“The upshot is that over the past 12 months, many investors are not investing; they are just trying to hang on. Given the ongoing chaos in the fintech and investment worlds, we all might welcome positive predictions, but we won’t necessarily act on them.”

Emerging from a hangover
Edward Maslaveckas
Edward Maslaveckas, CEO, Bud

Echoing Vicker’s cautious approach to fintech funding is Ed Maslaveckas, CEO behind Bud, the open banking and transactional data intelligence company. However, he anticipates a strong rebound for fintech in 2024.

“2023 was the year of ‘efficiencies’, he says. “Quite honestly, after 8.5 years of running a startup I haven’t ever experienced a funding cycle like this. While Bud is in a fortunate position of not needing to fundraise for well over another year, there has been secondary and tertiary effects felt on sales cycles and general SaaS metrics across tech from expensive capital. These were particularly acute in the middle of the year, so if you felt that, too, you are certainly not alone.

“Following a challenging period of uncertainty, it does look like the growth mindset is coming back into both startups and big banks, with fintech and growth stocks being up around 30 per cent in the last 60 days.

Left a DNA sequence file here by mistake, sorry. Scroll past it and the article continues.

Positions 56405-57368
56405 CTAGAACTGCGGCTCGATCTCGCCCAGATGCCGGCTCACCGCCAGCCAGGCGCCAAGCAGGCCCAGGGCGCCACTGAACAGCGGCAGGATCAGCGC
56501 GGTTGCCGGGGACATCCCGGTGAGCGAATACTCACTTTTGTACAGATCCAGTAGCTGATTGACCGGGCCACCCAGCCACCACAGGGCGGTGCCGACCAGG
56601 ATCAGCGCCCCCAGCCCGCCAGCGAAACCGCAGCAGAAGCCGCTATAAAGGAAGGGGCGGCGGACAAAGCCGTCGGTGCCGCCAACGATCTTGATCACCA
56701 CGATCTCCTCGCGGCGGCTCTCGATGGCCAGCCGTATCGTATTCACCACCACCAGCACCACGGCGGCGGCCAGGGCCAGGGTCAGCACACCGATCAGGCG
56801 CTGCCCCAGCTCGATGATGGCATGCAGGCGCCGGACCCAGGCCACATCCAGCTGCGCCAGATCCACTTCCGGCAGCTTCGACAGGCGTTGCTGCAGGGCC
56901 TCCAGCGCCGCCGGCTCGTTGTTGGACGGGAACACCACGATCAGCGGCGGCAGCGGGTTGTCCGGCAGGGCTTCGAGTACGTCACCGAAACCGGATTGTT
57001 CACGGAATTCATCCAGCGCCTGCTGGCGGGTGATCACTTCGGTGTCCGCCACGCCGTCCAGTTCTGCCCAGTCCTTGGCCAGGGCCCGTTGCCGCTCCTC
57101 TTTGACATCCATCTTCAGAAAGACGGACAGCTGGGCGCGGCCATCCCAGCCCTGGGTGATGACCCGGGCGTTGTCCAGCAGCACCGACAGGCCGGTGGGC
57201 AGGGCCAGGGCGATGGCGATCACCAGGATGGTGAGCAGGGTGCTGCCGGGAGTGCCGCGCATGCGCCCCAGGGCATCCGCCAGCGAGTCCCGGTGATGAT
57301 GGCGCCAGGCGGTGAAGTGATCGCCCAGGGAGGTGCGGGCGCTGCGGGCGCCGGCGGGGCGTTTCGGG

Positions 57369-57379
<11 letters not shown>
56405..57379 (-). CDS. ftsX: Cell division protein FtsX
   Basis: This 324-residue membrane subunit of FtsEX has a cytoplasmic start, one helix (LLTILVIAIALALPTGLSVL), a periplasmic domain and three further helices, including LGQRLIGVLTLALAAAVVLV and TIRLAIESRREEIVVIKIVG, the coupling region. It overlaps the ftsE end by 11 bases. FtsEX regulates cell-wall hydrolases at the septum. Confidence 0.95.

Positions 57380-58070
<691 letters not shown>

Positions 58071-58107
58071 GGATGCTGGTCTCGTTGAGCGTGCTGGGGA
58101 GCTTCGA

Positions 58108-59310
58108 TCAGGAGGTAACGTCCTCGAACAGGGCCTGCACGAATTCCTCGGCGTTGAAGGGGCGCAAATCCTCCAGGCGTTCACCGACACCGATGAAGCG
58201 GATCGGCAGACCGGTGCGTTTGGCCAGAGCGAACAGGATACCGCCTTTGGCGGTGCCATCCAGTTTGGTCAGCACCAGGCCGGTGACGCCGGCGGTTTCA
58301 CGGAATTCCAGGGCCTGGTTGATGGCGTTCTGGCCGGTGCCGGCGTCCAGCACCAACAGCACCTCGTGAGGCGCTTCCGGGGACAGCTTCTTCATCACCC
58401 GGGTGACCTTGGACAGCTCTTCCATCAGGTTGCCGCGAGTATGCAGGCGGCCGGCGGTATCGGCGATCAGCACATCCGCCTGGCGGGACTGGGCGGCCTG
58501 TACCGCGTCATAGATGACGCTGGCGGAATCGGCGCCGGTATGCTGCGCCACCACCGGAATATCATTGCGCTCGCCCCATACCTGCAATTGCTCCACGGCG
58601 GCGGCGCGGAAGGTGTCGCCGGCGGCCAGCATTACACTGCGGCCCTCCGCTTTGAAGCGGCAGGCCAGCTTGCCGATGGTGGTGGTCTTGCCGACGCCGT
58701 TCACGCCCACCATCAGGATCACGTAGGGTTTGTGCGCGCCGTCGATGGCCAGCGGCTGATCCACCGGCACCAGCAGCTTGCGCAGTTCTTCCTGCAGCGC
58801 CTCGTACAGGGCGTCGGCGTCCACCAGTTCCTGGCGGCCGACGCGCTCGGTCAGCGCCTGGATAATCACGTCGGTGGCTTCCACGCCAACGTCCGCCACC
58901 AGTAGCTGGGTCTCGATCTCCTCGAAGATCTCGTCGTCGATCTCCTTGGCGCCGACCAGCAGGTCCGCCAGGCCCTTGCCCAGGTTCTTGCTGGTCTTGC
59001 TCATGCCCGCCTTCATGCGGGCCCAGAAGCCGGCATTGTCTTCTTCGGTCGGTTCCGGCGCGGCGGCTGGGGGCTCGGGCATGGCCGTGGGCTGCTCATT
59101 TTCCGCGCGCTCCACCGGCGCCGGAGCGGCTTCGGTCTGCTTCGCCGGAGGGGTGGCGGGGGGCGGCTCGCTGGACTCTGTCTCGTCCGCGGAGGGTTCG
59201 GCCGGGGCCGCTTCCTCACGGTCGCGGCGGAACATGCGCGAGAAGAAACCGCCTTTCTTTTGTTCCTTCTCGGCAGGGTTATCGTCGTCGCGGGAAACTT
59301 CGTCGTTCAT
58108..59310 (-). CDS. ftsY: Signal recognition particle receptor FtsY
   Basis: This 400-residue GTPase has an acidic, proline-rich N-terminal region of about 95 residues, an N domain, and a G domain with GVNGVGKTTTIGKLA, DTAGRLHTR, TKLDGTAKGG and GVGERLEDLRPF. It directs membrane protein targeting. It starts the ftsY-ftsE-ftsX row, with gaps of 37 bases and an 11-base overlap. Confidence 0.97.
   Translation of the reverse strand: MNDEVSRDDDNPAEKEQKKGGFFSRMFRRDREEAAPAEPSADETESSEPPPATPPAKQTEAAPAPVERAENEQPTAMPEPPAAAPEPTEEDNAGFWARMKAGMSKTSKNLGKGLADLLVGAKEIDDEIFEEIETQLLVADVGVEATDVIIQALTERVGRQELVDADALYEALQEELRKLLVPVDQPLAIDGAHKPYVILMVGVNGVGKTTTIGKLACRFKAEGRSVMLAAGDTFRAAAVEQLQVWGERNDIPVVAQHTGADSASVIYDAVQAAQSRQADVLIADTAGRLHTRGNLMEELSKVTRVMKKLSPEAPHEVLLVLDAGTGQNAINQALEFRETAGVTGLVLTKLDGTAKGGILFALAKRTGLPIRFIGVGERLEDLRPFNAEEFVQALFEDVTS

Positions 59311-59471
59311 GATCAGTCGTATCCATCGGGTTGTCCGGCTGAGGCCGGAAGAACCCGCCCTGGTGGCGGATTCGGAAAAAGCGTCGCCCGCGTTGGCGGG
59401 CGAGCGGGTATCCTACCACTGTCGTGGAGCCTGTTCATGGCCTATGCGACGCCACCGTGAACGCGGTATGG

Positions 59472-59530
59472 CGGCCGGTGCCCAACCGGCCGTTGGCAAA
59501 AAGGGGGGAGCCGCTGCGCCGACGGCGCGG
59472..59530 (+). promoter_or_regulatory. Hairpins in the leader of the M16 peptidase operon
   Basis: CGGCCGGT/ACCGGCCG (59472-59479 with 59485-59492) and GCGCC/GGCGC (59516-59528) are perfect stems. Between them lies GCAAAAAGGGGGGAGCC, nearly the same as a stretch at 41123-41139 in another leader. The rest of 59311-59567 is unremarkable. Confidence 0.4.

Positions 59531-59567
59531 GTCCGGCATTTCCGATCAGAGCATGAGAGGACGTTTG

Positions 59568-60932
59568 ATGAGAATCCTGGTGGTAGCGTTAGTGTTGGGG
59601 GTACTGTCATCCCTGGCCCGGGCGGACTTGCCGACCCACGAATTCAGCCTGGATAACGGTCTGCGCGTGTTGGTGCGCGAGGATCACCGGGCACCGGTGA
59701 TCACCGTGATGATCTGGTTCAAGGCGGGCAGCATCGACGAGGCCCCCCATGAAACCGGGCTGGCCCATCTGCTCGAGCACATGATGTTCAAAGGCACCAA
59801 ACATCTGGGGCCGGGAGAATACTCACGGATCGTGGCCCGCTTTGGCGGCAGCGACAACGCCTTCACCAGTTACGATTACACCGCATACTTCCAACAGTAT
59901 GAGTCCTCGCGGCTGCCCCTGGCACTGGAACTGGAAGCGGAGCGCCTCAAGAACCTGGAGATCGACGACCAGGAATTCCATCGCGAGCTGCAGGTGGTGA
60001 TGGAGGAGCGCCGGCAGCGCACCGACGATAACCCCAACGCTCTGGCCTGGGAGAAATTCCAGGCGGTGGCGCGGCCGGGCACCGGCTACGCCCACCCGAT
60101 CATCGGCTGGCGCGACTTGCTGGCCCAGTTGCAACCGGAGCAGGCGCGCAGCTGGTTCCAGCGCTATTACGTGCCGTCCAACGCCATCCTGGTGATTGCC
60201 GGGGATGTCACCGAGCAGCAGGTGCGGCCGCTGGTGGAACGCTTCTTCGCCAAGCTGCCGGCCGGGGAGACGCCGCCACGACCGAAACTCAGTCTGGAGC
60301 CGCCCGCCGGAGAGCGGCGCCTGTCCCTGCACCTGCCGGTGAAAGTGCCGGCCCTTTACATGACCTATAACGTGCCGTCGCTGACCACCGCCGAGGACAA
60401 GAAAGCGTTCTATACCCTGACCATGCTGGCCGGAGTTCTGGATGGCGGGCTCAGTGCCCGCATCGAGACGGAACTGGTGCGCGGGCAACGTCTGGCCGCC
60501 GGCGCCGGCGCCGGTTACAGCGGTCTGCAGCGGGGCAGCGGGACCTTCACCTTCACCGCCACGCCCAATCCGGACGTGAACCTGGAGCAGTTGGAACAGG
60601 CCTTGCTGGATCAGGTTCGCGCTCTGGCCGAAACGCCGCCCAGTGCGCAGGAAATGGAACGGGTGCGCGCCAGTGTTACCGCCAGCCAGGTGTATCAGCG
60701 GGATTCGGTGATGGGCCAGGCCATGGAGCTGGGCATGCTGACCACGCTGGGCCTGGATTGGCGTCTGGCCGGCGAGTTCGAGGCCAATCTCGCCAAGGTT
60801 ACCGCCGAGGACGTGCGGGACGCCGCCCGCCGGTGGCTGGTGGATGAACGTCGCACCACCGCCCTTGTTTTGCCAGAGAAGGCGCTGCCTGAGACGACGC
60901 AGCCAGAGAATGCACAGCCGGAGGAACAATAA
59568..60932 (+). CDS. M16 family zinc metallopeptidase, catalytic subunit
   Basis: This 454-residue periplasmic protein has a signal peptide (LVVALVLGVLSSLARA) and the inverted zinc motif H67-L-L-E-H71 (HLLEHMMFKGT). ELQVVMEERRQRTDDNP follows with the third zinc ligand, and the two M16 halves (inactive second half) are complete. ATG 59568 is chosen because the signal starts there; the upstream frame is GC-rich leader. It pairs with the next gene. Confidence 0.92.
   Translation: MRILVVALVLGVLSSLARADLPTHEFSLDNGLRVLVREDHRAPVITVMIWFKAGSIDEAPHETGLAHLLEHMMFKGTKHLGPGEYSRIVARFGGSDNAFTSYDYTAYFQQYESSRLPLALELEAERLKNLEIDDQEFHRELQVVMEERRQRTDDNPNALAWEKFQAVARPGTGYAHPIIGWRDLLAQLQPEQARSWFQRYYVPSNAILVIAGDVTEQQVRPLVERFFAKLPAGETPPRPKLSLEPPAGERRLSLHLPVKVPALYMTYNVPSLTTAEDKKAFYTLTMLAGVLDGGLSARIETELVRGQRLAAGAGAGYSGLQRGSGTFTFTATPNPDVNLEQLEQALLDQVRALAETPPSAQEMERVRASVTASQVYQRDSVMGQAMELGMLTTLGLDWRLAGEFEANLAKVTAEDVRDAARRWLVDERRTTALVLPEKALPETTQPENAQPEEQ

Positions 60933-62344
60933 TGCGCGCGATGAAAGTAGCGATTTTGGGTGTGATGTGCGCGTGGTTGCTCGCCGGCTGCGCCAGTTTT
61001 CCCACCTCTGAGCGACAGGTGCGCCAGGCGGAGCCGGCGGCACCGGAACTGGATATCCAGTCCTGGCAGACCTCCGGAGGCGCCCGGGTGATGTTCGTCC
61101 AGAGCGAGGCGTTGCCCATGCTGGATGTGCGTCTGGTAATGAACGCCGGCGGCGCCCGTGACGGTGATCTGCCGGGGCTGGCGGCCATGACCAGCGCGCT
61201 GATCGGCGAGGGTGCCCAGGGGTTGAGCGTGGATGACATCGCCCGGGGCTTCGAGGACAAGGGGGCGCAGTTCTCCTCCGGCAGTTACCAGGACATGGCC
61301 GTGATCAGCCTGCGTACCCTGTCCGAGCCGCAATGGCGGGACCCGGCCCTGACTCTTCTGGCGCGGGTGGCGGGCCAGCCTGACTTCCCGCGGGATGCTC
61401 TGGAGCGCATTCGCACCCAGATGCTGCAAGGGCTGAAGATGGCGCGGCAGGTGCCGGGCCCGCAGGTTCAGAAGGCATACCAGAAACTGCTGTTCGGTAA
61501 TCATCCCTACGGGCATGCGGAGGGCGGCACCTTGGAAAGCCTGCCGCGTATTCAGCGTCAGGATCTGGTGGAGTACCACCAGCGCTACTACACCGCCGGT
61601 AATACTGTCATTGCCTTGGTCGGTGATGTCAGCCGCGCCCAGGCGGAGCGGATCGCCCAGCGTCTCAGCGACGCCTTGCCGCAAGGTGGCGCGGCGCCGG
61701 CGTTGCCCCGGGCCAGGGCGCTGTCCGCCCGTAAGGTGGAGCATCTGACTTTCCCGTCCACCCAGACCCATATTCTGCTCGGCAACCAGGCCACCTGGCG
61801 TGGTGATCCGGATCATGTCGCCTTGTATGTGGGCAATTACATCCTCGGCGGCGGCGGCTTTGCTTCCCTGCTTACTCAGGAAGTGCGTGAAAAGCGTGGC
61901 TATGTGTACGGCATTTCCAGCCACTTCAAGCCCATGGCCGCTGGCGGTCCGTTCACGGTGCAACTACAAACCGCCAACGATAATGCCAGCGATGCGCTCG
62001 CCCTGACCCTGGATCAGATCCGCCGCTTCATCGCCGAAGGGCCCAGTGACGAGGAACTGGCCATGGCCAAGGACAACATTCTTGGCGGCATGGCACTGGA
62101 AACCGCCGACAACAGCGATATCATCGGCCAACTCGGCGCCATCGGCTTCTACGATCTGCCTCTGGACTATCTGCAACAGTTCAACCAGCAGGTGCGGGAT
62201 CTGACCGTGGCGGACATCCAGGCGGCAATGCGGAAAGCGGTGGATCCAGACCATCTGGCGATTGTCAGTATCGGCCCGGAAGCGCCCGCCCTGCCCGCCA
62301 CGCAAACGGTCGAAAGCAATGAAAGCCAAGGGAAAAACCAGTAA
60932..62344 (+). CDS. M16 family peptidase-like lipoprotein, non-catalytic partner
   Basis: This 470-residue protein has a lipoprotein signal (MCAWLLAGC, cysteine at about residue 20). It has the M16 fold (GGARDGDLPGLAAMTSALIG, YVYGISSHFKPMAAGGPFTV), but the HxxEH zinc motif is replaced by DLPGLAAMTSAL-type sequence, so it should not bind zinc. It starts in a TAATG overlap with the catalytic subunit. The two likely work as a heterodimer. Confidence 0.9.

“I am optimistic fintech will emerge from the covid-induced hangover in a strong place assisted by new AI products by the middle of the year. I’m amped up about what 2024 will bring as both a founder and technologist.”

Creative funding and agile strategies
Phil Rosen, global CTO of MoneyLion
Phil Rosen, global CTO, MoneyLion

Phil Rosen, global CTO at digital financial services and lifestyle content platform MoneyLion, addresses what fintechs must do to attract funding in 2024.

He suggests: “As the economic climate evolves, innovative fintech startups will thrive in 2024 by embracing creative funding models and agile strategies, such as using private credit and capitalising on strategic partnerships to foster growth and adaptability.

“This new trajectory will pave the way for a dynamic and resilient sector less reliant on cheap capital.”

Great reset
Nick Parminter, founding partner and CEO at consultancy Class35 
Nick Parminter, founding partner and CEO, Class35

Nick Parminter, founding partner and CEO at consultancy Class35 believes that the ‘great reset’ for venture capital is depressing valuations and prompting a shift towards verticalised software solutions with opportunities for fintech integration in niche markets.

“The tail-back caused by the ‘great reset’ for VCs is depressing valuations, fundraising amounts and new company formations, and prompting management teams to refocus products to ‘core’, reduce burn rates and optimise what they’ve got.